As I sit and wait for my flight home for my R and R, I realise that 6 months ago I was meeting my new platoon for the first time. Since first meeting my Platoon Serjeant, my Section Commanders and the Rifleman it has been a roller-coaster ride planning and training for an unknown role in Afghanistan and eventually deploying out here to an unknown entity. 20 months since starting my training I am in Afghanistan leading thirty men through the ups and down. Afghanistan, a mixture of the excitement of deploying on a patrol and for the majority wondering what the future holds.
The majority of the work is not easily definable and is not measurable on any scale. I feel responsible for the morale of the platoon, when they are down I try and think of ways to bring them up. When they are frustrated I try and understand why they are frustrated and how we can change it. When they make mistakes I feel responsible and try and work out how to fix it. It is something you are not trained for and is very much trial and error, never knowing whether you are really achieving anything especially when the majority of your solutions are just talking to the riflemen.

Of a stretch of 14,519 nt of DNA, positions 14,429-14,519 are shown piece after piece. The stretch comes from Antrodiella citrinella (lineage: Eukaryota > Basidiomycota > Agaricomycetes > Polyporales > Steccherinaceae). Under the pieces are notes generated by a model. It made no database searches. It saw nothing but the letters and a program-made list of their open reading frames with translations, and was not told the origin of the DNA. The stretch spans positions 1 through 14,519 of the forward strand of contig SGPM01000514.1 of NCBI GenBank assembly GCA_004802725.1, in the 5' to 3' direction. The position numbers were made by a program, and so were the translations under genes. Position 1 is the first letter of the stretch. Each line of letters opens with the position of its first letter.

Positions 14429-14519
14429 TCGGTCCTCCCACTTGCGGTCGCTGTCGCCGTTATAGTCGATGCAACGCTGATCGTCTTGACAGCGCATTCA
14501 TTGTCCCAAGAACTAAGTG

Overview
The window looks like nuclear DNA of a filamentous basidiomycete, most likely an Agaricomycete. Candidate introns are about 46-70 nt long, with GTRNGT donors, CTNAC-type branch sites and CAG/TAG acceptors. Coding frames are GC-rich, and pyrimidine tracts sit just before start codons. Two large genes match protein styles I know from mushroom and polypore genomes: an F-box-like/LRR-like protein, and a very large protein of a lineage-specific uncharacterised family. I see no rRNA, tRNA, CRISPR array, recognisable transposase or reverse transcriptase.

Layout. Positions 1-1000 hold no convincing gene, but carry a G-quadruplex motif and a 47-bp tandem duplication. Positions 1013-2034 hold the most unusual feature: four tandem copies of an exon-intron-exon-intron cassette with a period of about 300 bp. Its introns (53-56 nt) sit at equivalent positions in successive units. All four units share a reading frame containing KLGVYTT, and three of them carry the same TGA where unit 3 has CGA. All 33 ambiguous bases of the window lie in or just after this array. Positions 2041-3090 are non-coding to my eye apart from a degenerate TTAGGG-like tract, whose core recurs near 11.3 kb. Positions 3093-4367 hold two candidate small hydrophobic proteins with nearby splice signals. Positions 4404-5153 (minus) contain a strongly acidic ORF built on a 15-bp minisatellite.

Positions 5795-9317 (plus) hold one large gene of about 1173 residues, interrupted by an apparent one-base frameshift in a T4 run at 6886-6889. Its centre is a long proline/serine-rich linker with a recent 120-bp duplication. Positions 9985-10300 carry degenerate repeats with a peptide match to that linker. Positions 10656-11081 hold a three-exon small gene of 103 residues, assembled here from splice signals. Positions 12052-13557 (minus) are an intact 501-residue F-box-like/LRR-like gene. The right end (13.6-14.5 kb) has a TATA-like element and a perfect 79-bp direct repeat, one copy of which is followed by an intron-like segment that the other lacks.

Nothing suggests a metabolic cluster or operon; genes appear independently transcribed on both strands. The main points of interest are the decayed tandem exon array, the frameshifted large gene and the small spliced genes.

The patrols are the other part of the job and you wonder how much of a difference you can actually make to this fascinating country. Deployed on the ground you have the constant feeling that you cannot achieve anything measurable but then have glimmers of hope as you speak to a local who is onside and understands about what his government is trying to achieve. Or you go to a Local Police Station who understand their role far more extensively then they are often given credit for. While at the same time you are waiting for the, at some point inevitable, contact or IED. The ultimate test for you as platoon commander; the one you want to know you can do well but never want the implied consequences of failing or of possible casualties.
I have been lucky that I have had the opportunity to come here and there is nothing else that I would rather do. The thrill of directing a platoon with so much experience to do my part for the country. As I await my flight back home I am looking forward to seeing my family and friends but there is a part of me that wants to stay here, continue to guide, lead and protect my platoon and do the job I signed up to do.
2Lt O Wootton